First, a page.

I wrote in FrontLine Security that I don’t use Facebook all that much, but generally have allowed fans to "friend" me because it just seemed polite to honor their enthusiasm for my work. But when I looked at one fan who asked to friend me who happened to be from Europe, I noticed his Facebook page said he was a member of the Communist party. Now, I work with homeland security, law enforcement, and am part of a special FBI program and the last thing I wanted was a so-called friend who was a Communist.

I had another instance of a fan who I’d allowed to friend me who suddenly sent me an invite to attend his birthday party, where (and this was obviously a joke) "turning 27 means party hats, heroin, and dead hookers". Even in jest, I can’t have someone who says stuff like that as a friend or even a "friend".

In both cases, I didn’t know these people.

There are a bunch of other risk areas, but I really think the questions asked like "What’s on your mind?" and "What are you doing?" can be the most risky. Speaking personally, it’s never, ever a good idea for me to share what’s actually on my mind! Although, sadly, if you really were able to look inside my head, you’d probably see a mix of images of my wife, big, juicy steaks, chocolate, and the latest Playstation games.

DD: Finally, how can we interact, do business, keep in touch –and be safe? Is it too much to ask?
DW: It’s really pretty simple. Be smart. If you wouldn’t run naked through your local town hall or library with your whoo-hah showing, you probably shouldn’t do the verbal equivalent online. Be a little paranoid. If you wouldn’t give your car keys to every stranger you encounter, don’t give your passwords out to every email you get. If you wouldn’t bring someone’s can full of rotting garbage into your home just because they asked, so don’t open attachments or run programs just because someone asks you.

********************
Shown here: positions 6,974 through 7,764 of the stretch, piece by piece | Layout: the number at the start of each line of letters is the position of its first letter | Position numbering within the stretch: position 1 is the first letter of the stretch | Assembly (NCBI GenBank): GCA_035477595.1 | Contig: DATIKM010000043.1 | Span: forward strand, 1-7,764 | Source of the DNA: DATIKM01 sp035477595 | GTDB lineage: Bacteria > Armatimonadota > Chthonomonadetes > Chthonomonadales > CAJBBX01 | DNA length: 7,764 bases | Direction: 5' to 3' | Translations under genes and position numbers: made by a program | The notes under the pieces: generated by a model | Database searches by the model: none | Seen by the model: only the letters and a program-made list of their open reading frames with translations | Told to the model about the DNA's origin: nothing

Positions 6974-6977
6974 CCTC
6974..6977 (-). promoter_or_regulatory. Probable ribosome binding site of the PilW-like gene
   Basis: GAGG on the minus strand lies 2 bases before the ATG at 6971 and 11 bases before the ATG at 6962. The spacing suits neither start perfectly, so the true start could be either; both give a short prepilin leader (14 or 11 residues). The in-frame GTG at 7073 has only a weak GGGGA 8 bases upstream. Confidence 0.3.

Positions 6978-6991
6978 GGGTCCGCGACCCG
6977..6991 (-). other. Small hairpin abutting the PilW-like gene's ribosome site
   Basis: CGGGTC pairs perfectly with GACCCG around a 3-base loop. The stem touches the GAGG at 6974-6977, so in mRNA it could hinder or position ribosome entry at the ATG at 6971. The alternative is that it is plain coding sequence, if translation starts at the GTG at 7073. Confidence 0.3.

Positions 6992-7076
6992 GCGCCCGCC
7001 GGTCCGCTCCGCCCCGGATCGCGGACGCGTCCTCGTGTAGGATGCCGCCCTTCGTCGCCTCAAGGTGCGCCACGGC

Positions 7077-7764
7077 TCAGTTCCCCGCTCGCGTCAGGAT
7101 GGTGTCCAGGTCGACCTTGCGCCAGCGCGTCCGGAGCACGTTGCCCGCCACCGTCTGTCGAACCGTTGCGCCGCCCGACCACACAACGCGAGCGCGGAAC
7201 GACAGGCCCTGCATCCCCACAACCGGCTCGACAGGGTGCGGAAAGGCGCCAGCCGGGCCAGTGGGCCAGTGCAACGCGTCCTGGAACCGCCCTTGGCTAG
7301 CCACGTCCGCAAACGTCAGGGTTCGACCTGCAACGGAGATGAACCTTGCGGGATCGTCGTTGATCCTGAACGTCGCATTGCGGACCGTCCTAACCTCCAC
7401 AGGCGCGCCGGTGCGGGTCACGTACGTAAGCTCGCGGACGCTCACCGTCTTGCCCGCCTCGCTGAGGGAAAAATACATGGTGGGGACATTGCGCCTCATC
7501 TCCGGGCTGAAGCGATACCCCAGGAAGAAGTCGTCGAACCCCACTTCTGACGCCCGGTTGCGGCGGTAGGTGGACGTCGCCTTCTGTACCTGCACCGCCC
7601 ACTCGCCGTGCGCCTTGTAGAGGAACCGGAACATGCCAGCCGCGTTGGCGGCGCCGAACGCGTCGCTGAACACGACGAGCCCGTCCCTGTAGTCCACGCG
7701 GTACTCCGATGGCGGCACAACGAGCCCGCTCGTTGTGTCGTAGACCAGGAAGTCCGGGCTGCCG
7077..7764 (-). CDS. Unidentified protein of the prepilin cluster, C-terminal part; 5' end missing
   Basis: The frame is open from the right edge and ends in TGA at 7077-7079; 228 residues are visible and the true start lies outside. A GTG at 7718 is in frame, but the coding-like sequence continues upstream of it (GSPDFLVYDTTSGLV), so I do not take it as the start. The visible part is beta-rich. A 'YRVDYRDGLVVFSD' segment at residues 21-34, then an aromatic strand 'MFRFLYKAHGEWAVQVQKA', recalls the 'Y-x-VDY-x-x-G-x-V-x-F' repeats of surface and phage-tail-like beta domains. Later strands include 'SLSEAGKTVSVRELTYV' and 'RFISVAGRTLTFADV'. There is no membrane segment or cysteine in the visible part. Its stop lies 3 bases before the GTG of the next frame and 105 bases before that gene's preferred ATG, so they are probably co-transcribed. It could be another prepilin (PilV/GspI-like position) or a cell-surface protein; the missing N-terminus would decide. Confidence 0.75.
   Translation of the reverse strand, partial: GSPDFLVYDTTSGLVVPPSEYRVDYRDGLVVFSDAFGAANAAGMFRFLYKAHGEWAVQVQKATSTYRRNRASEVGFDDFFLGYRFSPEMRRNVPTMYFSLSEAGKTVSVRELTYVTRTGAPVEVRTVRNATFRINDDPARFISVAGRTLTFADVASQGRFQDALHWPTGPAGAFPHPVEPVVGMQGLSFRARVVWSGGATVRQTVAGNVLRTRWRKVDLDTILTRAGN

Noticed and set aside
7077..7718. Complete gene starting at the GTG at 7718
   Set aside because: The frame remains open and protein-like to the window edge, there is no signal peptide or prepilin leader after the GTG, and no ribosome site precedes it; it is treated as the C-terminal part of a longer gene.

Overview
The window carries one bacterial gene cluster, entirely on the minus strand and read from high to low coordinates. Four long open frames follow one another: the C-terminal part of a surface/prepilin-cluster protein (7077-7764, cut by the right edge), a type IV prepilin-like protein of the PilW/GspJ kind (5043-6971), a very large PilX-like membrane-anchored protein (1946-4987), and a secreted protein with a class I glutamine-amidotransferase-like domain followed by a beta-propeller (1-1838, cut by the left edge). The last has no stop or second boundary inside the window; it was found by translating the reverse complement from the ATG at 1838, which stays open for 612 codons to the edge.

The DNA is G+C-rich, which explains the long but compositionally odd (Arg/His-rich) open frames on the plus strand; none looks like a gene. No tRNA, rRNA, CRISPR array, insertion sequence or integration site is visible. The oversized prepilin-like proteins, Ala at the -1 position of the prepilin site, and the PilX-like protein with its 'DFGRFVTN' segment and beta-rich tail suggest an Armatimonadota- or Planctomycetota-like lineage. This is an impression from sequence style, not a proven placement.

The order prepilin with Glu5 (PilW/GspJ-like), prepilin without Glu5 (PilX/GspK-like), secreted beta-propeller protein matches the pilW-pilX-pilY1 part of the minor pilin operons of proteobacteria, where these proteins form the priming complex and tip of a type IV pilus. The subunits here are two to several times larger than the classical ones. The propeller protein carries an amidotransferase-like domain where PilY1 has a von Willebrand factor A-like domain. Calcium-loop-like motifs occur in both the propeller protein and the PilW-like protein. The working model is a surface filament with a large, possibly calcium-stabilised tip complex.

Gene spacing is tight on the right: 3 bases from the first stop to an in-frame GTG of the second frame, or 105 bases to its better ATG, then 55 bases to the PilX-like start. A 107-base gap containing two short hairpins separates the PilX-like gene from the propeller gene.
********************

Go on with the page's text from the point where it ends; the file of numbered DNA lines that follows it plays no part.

As Ronald Reagan once said, "trust, but verify". Interpreting what he meant for today’s world: keep an open mind, but don’t let an open mind also be an open wallet or open computer.

For more information abut David Gewirtz or security related issues http://www.davidgewirtz.com

TMI! Too Much Information!

Terry Milk Facebooks with the bestDarlings, I am no fan of the current cult of “too much information”. I have cringed a lot over the past decade. I have squirmed inwardly as women at cocktail parties — or worse, at the water cooler — have described their partners’ shortcomings as providers and lovers. I have sat in amazement as women I hardly know disseminated the most intimate details of their lives to me or anyone else who cared to listen.
Why am I surprised? From Oprah’s informative forums to Jerry Springer’s emotional Circus Maximus, it has become de rigueur to bare it all. Many faded careers have been revived through tawdry tell-all confessions. F. Scott Fitzgerald was wrong. Not only do American lives have second acts; the closer they are to a Jackie Collins novel, the better the public likes it.
Chatting with a trusted personal friend may be the only tried and true way to keep your sanity when hitting a rough patch personally or professionally. But spilling your personal business to all and sundry isn’t only ill-advised, it is plain tacky. In any relationship a lady owes her partner and friends loyalty and discretion. Losing your temper and being aggravated doesn’t rid you of that obligation, nor is it smart. It’s funny.
Our culture of too much information is pervasive and it is getting worse. Many people today loathe the telephone; they prefer email and texting. Facebook and Twitter are increasingly popular.